Physical Effects of Fiber in the Small Intestine

Type 2 Diabetes/Glycemic Control

Epidemiological evidence consistently shows that high consumption of cereal fibers are associated with a reduced risk of developing type 2 diabetes (relative risk 0.77), but the evidence is less convincing for fruit fibers (relative risk 0.94) and vegetable fibers (relative risk 0.95) [4]. When isolated fibers are assessed in well-controlled intervention studies, only soluble gel-forming fibers significantly improve glycemic control, and the effect is proportional to the viscosity of the gelling fiber [5]. In the fed state, the motor activity of the small bowel comprises segmental (mixing) contractions. Chyme is normally low in viscosity and easily mixed with digestive enzymes for degradation. The large surface area of the mucosa (roughly equivalent to a tennis court) results in efficient absorption of nutrients, which typically occurs early in the proximal small bowel. Introduction of a gel-forming fiber [e.g., P-glucan (oatmeal), psyllium] significantly increases the viscosity of chyme, which slows the mixing of chyme with digestive enzymes, and slows nutrient absorption, which can decrease postprandial blood glucose concentrations [3, 5]. It is well established that this effect occurs only with consumption of a gel-forming fiber, and efficacy is highly correlated with the viscosity of the gel-forming fiber [6]. In a study published in 1978 [6], subjects underwent a glucose (50 g) tolerance test with and without several different fiber supplements. The study showed that high-viscosity gel-forming fibers had a significant effect on postprandial peak blood glucose concentration, but as viscosity declined, so did the effect (r = 0.926; p < 0.01) [6].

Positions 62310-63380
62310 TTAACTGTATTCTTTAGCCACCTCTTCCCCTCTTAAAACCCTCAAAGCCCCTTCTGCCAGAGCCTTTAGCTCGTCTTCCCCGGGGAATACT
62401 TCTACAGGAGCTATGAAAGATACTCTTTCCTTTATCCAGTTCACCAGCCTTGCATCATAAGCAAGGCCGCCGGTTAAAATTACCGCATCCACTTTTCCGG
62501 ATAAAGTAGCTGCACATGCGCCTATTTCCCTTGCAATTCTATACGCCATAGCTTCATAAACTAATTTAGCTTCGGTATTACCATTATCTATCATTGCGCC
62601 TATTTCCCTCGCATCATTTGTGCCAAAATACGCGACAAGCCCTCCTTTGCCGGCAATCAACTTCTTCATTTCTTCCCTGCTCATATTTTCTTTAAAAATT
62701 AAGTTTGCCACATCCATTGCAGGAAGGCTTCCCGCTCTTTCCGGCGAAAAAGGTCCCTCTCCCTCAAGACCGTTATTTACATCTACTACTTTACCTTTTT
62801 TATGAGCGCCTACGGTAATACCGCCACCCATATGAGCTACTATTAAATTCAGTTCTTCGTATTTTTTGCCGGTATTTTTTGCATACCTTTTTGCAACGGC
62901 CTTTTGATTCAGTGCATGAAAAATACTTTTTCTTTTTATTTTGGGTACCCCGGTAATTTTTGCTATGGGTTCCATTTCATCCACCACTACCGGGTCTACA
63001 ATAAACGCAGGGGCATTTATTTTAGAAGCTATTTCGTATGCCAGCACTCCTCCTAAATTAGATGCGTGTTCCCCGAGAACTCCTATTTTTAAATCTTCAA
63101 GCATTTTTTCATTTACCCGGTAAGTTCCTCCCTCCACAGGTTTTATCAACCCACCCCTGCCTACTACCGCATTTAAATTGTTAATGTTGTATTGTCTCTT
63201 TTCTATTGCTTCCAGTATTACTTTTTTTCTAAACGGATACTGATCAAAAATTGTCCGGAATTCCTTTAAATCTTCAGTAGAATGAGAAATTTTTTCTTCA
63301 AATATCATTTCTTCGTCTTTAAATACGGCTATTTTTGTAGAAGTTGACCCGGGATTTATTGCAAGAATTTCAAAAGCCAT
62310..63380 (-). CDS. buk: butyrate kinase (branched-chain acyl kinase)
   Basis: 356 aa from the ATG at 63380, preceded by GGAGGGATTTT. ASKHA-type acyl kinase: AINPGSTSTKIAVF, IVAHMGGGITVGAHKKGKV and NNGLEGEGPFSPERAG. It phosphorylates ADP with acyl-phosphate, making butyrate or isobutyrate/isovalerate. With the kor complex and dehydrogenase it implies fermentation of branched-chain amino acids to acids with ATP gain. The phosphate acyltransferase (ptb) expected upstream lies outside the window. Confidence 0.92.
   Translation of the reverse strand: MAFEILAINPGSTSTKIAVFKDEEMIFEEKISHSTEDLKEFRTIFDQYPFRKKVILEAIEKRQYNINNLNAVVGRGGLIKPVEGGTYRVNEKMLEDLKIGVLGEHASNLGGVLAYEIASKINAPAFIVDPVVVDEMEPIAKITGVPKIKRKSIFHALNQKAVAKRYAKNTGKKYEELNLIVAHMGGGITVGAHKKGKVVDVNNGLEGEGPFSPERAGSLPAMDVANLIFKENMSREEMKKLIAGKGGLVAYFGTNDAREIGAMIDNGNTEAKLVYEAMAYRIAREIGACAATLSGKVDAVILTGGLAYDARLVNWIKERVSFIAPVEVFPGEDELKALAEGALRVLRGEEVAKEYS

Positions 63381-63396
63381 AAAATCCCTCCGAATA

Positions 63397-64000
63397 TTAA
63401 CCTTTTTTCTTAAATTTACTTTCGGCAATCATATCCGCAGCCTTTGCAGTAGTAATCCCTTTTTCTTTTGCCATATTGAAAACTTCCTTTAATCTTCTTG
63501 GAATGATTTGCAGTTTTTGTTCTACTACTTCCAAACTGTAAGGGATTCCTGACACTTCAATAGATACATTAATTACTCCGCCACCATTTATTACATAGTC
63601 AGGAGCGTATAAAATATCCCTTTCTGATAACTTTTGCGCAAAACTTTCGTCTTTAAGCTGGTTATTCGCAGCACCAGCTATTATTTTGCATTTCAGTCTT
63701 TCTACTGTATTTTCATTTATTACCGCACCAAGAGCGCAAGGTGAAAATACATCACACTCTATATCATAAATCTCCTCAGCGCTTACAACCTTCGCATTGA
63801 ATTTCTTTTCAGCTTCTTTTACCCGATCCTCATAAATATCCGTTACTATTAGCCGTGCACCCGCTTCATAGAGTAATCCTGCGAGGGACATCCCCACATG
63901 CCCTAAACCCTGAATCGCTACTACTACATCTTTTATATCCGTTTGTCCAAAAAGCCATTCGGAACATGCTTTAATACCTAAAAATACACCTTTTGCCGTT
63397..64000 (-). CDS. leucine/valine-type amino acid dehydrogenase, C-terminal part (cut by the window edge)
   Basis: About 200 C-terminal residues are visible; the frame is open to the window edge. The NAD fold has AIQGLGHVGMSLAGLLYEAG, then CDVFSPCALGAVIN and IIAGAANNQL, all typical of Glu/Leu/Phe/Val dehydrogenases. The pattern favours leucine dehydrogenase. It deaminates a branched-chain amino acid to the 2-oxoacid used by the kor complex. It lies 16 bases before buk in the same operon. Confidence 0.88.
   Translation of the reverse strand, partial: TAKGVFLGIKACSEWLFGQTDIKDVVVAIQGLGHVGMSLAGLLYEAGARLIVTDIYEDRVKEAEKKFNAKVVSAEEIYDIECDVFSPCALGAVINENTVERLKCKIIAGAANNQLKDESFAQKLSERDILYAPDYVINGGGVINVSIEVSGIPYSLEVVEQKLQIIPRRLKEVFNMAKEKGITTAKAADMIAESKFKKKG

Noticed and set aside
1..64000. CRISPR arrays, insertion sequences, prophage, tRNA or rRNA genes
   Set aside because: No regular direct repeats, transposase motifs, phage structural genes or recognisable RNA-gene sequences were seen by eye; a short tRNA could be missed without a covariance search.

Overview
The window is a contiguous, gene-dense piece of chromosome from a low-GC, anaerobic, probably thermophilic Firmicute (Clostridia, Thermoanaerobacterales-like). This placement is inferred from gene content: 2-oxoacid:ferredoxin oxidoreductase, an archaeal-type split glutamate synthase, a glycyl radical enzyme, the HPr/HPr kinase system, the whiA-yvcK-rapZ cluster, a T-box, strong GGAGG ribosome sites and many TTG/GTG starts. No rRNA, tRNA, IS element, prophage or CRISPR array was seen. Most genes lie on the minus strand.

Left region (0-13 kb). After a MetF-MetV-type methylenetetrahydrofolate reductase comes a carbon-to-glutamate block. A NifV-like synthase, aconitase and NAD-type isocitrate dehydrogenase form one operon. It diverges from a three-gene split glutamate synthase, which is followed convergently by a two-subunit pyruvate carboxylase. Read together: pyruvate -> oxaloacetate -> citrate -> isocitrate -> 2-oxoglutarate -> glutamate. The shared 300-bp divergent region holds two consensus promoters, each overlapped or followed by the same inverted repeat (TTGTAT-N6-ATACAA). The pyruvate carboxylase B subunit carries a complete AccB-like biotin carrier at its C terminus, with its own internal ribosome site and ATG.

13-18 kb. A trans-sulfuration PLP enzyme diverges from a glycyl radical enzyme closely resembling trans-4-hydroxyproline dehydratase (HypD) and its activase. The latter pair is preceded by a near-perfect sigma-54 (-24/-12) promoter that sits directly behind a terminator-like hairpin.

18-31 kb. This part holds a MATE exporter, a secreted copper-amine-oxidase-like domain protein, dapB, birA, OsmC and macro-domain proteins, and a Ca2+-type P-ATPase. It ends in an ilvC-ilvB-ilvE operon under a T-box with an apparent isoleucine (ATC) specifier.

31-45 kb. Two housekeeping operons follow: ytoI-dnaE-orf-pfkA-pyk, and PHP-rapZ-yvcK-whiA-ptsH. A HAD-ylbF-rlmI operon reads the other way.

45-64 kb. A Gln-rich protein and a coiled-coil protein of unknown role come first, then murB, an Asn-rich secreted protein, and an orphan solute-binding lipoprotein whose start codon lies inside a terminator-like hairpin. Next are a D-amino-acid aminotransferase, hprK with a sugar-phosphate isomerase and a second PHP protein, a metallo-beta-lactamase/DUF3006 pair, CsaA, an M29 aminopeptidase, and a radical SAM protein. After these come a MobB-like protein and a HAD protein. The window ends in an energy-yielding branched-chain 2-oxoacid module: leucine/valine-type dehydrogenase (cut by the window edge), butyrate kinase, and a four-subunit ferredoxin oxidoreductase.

Gel-forming fibers also have a significant effect on long-term glycemic control. The delay of nutrient absorption can deliver nutrients to the distal ileum (where nutrients are not normally present), stimulating mucosal L-cells to release glucagon-like peptide-1 (GLP-1), a peptide that has significant metabolic effects: decreased appetite, increased pancreatic p-cell growth, improved insulin production and sensitivity, decreased glucagon-secretion, and stimulation of the “ileal brake” (slowing gastric emptying and small bowel transit) [3, 5]. Note that a viscous, gel-forming fiber can slow the absorption of nutrients, but it does not reduce total nutrient absorption [5]. The ileal brake phenomenon effectively slows gastric emptying and small bowel transit to impede the loss of nutrients to the large bowel [5]. Multi-month clinical studies have demonstrated that consumption of a viscous, gelforming fiber (dosed with meals) can lower fasting blood glucose, insulin, and HbA1c in patients with metabolic syndrome and patients being treated for type 2 diabetes mellitus (T2DM) [3]. The effectiveness of a gel-forming fiber is proportional to baseline glycemic control: no significant effect in eugly- cemia, a modest effect in pre-diabetes [e.g., -19.8 mg/dL (-1.1 mmol/L) for psyllium; -9 mg/dL (-0.5 mmol/L) for guar gum), and the greatest effect in patients being treated for type 2 diabetes [e.g., psyllium, -17.3 mg/dL (-1.0 mmol/L) to -89.7 mg/dL (-5.5 mmol/L)] [3]. A recent meta-analysis of 35 multi-month clinical studies showed that psyllium significantly improved both fasting blood glucose concentration [-37 mg/dL (-2.1 mmol/L); p < 0.001] and HbA1c (-1.0; p = 0.048) in patients being treated for T2DM [7]. The improvements in glycemic control observed with psyllium are additive to the effects of a restricted diet and stable doses of prescription drugs (sulfonylureas and/ or metformin) [4]. Even though a gel-forming fiber will not directly cause hypoglycemia, fasting blood glucose concentrations should be monitored when starting an effective fiber therapy in patients already taking prescription drugs to control blood glucose. The added benefit of a gel-forming fiber may decrease the required dose for prescription drugs that can cause hypoglycemia.

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